Winnipeg recently lost an icon of the left, feminist and creative community with the passing of Loa Henry. Loa was a life-long feminist and social justice advocate whose life stands testament to the clarity and depth of her commitment to progressive politics. As anyone who knew her can attest, Loa was no armchair theorist but an activist who lived up to her commitments.
Exuding generosity and warmth, she created community spontaneously, with a naturalness rooted in the kind of generosity and love that the left advocates but often fails to deliver. Loa delivered. She built community in many ways, but most spectacularly she led in the establishment and maintenance of important creative institutions for the left that gave substance to the powerful, but seldom acknowledged, relationship between creative expression and the progressive movement.
I arrived in Winnipeg too late to witness her work in directing the Nellie McClung Theatre, an innovative feminist theatre troupe she established in the 1970s that became a pivotal element of the women’s movement and an inspiration for women across Canada. Loa may well have been inspired by her mother, Ann Henry, an early feminist and a journalist who was also a social activist playwright. Later, Loa tapped into the collective enthusiasm of Manitobans for choral singing and revived the spirit of the 1930s Progressive Arts movement by establishing and directing the Winnipeg Labour Choir, a major institution of the Winnipeg left without which, for many years, no community event on the left was complete.
Loa’s public achievements are legendary on the left, but what we mostly overlook is the kind of contributions traditionally made by women that sustain the movement and are so rarely credited for their political commitment. Loa’s less publicly visible work helped sustain the progressive movement in many ways, and like many women of the left, she did so quietly which left her work hard to identify, but not unrecognized.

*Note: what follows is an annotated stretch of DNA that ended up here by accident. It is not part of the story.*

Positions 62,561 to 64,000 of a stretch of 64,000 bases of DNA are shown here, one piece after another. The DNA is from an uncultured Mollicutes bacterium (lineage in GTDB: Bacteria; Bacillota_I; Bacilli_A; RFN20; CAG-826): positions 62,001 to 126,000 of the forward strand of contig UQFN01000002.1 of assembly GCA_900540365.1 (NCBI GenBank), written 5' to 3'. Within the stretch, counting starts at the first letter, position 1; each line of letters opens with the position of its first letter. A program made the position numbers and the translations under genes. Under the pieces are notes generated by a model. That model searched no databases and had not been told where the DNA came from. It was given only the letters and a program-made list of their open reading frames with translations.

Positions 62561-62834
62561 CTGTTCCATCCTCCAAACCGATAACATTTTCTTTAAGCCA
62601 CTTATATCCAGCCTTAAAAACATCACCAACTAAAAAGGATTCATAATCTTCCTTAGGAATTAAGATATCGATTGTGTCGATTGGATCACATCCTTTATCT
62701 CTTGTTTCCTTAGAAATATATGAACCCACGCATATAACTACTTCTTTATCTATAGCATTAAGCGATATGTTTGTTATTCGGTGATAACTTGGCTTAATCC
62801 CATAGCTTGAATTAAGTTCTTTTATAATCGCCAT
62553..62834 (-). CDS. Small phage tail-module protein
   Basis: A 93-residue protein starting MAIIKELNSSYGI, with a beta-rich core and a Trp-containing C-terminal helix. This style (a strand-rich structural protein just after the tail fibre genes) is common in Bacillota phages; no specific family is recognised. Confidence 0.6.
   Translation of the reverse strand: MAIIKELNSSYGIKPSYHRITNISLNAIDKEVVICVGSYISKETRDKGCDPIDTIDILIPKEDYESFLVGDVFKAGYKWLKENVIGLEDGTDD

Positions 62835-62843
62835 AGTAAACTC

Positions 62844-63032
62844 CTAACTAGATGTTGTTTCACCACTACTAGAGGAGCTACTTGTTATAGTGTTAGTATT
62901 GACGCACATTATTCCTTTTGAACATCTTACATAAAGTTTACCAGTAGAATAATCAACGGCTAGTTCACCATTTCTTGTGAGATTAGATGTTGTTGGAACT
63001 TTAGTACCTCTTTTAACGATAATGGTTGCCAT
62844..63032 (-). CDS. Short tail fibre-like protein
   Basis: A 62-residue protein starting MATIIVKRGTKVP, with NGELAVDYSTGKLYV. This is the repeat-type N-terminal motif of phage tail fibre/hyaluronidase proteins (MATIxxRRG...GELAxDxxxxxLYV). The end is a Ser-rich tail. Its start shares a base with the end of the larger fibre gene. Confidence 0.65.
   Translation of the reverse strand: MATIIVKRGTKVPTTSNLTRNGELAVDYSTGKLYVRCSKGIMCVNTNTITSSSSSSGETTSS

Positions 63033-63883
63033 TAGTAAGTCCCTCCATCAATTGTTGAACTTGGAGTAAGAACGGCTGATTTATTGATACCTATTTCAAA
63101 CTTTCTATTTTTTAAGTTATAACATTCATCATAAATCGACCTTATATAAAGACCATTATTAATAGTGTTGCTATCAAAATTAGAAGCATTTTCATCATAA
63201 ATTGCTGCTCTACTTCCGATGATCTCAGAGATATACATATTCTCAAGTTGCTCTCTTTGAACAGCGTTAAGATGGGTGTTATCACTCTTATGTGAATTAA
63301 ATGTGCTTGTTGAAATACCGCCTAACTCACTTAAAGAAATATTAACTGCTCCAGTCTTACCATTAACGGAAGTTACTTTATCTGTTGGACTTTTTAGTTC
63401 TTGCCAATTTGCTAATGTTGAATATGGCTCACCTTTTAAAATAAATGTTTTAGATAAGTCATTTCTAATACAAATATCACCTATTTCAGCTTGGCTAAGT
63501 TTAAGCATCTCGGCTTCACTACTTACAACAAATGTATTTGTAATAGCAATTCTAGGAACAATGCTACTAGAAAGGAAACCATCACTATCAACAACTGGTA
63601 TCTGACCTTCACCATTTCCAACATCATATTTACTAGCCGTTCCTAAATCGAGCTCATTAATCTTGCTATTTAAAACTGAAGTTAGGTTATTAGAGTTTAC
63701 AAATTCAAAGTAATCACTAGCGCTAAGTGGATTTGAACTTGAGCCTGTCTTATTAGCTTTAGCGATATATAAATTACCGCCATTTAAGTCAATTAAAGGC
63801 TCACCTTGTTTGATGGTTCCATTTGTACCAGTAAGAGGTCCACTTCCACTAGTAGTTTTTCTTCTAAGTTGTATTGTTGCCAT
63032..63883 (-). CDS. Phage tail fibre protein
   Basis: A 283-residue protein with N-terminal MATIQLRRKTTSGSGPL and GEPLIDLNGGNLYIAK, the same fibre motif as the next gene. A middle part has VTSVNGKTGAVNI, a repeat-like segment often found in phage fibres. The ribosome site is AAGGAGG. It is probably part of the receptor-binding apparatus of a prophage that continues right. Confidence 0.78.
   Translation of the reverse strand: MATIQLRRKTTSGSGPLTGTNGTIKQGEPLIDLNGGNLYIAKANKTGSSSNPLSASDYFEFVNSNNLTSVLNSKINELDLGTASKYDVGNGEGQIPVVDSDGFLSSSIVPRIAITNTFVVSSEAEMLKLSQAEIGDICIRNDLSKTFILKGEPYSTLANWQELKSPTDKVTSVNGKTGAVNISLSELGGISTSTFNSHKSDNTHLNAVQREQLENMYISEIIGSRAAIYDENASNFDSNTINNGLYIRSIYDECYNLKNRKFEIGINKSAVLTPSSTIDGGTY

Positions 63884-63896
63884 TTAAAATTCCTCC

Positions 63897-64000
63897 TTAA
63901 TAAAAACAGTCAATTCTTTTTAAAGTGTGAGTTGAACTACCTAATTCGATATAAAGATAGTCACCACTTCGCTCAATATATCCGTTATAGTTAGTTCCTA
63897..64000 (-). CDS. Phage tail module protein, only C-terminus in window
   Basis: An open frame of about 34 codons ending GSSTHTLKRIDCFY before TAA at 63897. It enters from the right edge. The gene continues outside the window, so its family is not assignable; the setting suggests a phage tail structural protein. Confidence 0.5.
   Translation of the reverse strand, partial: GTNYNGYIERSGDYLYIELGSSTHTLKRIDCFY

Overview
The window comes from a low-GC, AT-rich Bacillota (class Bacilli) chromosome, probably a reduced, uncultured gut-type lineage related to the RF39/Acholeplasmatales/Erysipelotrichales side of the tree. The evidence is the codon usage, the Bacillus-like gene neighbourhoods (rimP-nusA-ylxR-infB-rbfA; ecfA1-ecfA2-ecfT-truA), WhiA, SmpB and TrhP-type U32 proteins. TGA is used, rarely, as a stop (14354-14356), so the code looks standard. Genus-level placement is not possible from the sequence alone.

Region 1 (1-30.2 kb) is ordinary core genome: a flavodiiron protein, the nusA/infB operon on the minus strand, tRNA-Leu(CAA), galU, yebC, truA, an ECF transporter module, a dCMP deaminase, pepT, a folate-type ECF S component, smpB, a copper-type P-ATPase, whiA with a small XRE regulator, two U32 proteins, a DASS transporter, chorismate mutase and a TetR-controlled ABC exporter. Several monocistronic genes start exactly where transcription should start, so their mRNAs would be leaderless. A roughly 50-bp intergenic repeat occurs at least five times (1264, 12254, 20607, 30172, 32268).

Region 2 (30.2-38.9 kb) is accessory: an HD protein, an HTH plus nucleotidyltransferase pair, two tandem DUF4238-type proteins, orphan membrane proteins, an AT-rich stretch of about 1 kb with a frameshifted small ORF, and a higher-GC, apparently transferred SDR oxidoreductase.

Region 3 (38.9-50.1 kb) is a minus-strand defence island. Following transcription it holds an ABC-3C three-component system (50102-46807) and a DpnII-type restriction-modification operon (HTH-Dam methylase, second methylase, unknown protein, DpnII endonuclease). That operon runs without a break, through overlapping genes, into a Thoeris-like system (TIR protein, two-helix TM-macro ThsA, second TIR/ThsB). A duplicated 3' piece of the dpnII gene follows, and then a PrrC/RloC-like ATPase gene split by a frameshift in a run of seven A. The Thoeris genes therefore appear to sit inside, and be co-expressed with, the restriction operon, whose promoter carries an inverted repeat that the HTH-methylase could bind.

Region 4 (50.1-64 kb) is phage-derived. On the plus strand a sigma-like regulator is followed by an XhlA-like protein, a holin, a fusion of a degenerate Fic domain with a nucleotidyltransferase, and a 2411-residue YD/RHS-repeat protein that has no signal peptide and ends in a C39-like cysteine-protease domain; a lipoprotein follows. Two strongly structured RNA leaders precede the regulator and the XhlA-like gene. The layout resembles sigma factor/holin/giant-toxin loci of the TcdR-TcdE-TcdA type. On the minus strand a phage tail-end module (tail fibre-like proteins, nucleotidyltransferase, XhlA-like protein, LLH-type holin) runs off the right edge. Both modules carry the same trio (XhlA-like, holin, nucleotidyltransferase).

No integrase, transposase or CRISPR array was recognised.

With her life partner, Jim Silver, Loa hosted many social gatherings in their home to support progressive electoral candidates. They were ahead of their time in that, before the current upsurge in Indigenous political mobilizing, they recognized the importance of supporting Indigenous and Métis candidates. Loa sustained and supported an extended web of family and friends, the breadth of which is difficult to calculate, but is reflected in the many tributes that are pouring in now.
Loa’s impact on the left, feminist, creative, and Indigenous communities is incalculable and our communities will miss her dearly. Hers is a legacy that we will not soon forget and is a model we would all do well to emulate.
Julie Guard is Professor of History and Labour Studies at the University of Manitoba and the author most recently of Radical Housewives: Price Wars and Food Politics in Mid-Twentieth Century Canada, published by the University of Toronto Press.